congresos y reuniones científicas
Photogrammetry: a ?low-cost? method to reconstruct the three-dimensional form of small mammals.
Simposio; 2 Simposio Ibérico de Morfometría Geométrica; 2016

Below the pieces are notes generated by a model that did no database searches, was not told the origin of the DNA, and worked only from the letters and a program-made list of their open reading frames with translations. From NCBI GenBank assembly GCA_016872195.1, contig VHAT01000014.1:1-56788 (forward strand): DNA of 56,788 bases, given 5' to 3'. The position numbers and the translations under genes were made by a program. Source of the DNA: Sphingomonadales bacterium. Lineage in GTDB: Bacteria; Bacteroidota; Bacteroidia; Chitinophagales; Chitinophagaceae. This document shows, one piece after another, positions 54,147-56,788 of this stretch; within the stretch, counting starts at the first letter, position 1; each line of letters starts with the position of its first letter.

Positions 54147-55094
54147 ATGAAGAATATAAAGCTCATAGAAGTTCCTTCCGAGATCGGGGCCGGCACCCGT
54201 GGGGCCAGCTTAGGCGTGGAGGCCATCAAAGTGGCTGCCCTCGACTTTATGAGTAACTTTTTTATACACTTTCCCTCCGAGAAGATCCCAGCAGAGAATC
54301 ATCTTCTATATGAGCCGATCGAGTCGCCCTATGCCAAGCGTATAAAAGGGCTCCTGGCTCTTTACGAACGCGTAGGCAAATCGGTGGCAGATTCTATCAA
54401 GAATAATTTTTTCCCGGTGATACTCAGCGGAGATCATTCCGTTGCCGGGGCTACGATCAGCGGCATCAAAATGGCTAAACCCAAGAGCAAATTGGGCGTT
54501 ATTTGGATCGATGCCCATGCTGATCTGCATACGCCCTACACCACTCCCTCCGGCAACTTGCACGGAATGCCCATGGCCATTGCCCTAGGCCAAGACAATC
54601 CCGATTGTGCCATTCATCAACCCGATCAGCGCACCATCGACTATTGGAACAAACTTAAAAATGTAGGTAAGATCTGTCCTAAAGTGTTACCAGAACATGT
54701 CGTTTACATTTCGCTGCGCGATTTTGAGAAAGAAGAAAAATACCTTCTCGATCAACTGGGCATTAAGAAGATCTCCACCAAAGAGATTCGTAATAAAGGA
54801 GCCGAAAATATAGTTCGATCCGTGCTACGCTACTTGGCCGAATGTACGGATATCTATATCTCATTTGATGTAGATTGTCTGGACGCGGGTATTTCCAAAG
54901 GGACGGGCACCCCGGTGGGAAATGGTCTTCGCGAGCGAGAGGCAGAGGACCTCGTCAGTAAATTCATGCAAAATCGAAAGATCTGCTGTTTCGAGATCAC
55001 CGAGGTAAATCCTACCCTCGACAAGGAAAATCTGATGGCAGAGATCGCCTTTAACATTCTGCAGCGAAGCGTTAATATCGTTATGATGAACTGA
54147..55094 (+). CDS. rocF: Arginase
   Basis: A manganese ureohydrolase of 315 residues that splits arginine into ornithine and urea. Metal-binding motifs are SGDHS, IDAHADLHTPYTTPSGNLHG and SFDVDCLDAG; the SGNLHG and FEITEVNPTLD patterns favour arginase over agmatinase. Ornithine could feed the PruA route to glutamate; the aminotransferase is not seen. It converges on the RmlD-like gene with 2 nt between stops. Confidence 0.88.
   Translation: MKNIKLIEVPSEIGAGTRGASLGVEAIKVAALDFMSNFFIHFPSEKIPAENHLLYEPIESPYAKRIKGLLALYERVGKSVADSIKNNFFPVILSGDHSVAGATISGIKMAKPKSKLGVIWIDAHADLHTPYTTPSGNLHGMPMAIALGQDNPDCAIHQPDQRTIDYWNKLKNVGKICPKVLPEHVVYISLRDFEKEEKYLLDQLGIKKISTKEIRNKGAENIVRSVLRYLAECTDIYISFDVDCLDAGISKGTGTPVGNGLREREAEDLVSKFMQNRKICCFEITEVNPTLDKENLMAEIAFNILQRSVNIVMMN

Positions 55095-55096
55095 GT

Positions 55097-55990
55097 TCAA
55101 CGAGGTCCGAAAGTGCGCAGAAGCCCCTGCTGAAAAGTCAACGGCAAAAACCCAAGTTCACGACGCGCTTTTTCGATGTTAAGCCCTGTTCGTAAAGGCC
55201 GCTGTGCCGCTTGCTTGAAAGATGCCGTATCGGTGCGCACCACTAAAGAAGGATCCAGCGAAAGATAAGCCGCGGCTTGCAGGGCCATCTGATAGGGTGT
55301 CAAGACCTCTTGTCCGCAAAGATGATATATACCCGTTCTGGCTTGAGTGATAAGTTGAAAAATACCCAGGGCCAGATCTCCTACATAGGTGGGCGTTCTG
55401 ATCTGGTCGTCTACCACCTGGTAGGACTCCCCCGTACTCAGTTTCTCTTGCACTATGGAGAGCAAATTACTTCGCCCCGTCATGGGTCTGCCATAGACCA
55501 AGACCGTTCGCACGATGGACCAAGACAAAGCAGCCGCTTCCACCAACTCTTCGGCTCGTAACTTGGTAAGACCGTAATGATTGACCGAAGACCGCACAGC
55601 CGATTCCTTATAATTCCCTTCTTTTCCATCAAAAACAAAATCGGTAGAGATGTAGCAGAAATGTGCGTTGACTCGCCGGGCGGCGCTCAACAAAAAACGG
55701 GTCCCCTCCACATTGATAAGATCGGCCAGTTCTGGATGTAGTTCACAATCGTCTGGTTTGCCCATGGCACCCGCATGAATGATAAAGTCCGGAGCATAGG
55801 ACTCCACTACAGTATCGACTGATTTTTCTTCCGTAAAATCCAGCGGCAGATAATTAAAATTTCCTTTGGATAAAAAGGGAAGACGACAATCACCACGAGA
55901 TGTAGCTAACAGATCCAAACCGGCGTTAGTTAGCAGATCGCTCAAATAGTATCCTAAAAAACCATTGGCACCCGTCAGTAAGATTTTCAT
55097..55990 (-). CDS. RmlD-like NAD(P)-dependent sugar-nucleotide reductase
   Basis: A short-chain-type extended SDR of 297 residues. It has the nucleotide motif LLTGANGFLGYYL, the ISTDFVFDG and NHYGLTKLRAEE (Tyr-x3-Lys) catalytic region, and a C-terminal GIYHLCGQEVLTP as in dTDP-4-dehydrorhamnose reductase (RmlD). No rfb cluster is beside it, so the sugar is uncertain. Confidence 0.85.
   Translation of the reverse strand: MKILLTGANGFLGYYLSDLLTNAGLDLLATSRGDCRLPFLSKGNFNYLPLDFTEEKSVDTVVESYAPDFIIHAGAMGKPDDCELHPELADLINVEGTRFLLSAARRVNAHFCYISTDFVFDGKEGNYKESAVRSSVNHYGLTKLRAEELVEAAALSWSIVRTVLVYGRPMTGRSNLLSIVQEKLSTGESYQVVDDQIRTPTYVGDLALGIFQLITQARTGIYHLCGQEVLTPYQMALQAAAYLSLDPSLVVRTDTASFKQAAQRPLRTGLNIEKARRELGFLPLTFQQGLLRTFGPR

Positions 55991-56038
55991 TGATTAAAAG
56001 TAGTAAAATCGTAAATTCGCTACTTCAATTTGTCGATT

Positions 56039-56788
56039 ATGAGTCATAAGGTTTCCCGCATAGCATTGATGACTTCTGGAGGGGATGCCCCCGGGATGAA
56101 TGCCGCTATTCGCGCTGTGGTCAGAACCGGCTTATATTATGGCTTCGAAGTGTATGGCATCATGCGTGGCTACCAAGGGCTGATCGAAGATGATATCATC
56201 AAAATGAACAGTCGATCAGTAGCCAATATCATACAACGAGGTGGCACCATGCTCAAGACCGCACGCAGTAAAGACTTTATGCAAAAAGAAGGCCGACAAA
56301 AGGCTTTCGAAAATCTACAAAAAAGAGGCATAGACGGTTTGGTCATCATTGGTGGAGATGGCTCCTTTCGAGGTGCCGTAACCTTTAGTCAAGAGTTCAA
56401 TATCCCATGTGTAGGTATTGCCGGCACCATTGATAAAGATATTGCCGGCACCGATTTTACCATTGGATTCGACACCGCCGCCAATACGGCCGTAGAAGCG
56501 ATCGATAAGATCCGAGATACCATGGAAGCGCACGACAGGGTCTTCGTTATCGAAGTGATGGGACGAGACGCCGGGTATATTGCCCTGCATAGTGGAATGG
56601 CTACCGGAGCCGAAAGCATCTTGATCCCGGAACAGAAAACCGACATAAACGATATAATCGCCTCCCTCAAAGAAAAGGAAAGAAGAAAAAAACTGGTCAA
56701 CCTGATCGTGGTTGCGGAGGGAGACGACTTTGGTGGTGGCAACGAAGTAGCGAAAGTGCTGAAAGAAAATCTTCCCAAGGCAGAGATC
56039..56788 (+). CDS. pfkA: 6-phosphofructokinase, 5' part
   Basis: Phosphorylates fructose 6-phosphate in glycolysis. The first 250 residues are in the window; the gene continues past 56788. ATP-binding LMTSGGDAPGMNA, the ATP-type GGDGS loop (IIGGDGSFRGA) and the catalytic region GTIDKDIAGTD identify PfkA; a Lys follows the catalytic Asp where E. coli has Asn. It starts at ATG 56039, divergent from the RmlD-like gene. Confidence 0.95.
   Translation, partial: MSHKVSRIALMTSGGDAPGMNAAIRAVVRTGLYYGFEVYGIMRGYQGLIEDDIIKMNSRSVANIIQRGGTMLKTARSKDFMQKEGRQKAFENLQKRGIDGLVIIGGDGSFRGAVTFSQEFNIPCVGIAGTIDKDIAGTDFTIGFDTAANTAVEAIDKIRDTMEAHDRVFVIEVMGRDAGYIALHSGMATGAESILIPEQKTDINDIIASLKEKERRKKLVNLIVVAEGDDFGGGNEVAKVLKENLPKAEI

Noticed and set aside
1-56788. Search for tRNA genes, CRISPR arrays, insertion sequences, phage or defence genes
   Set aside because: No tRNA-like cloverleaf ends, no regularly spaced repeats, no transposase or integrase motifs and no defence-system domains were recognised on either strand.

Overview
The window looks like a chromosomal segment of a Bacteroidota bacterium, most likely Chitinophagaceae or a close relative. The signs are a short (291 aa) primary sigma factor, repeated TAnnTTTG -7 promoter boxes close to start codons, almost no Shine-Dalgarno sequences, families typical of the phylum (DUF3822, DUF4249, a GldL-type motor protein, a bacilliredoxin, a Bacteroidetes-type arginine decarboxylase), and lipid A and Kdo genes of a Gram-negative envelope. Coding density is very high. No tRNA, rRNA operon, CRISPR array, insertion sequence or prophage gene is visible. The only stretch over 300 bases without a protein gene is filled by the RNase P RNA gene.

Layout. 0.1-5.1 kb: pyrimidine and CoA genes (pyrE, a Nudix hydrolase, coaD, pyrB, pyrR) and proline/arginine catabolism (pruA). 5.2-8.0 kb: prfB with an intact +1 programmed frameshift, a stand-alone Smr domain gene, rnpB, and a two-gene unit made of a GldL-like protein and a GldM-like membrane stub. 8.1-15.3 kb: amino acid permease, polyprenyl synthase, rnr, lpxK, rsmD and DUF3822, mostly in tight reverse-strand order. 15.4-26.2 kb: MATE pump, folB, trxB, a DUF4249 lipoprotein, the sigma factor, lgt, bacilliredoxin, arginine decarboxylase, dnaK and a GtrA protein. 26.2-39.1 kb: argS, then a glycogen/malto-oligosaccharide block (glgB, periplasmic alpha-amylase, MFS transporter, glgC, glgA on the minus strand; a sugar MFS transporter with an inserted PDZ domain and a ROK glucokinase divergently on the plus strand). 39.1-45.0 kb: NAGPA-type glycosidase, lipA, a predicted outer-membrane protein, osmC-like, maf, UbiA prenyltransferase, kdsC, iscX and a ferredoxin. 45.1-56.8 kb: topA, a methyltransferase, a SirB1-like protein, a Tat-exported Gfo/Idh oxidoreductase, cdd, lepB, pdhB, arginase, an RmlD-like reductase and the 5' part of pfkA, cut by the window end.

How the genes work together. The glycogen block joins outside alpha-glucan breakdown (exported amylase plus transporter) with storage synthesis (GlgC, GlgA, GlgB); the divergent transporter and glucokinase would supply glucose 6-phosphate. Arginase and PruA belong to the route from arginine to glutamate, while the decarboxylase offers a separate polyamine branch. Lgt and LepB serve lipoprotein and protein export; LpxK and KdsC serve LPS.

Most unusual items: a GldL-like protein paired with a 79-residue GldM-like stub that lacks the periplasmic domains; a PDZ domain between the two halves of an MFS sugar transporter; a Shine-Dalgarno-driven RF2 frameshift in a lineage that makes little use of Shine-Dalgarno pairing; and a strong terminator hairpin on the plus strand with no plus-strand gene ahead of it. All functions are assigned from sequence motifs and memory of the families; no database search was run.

Over the last few years, the field of morphometrics has undergone a profound revolution. During this time, digital imaging technology has made great strides and 3D (three-dimensional) imaging technology has become increasingly available. Nonetheless, many studies of 3D structures still use 2D (two-dimensional) data, even when this may result in the loss of important information. This is particularly so in the study of small mammals, since devices with enough precision for the 3D digitisation of small objects are the most expensive. Thus, the development of low-cost methods aimed at recovering 3D shape from small mammals would be of great interest. Photogrammetry, which allows obtaining 3D data at lower cost than with other 3D techniques, has been widely used in disciplines like geomorphology or architecture. Recently, some studies have started to use photogrammetry to recreate 3D models of animal phenotypes but, to our knowledge, it has not been applied to the study of small mammals or other small vertebrates. In this context, the aim of this study was to test the suitability of photogrammetric techniques to obtain 3D landmarks from mouse skulls as a model system for small mammals. Shape and size of 3D models obtained with photogrammetric techniques were consistent among replicates, even when different sets of photographs were used. The linear measurements obtained from the 3D models were highly correlated with measurements obtained with callipers on actual crania, and differences between both sets of measures were smaller than those among individuals in most of the tested measures. These results show for the first time that photogrammetry is a precise technique for 3D form analysis of small mammals. Photogrammetry also proved to be accurate for obtaining linear measurements between 3D landmarks. However, further studies are needed to demonstrate whether this technique is also accurate at recreating 3D shapes.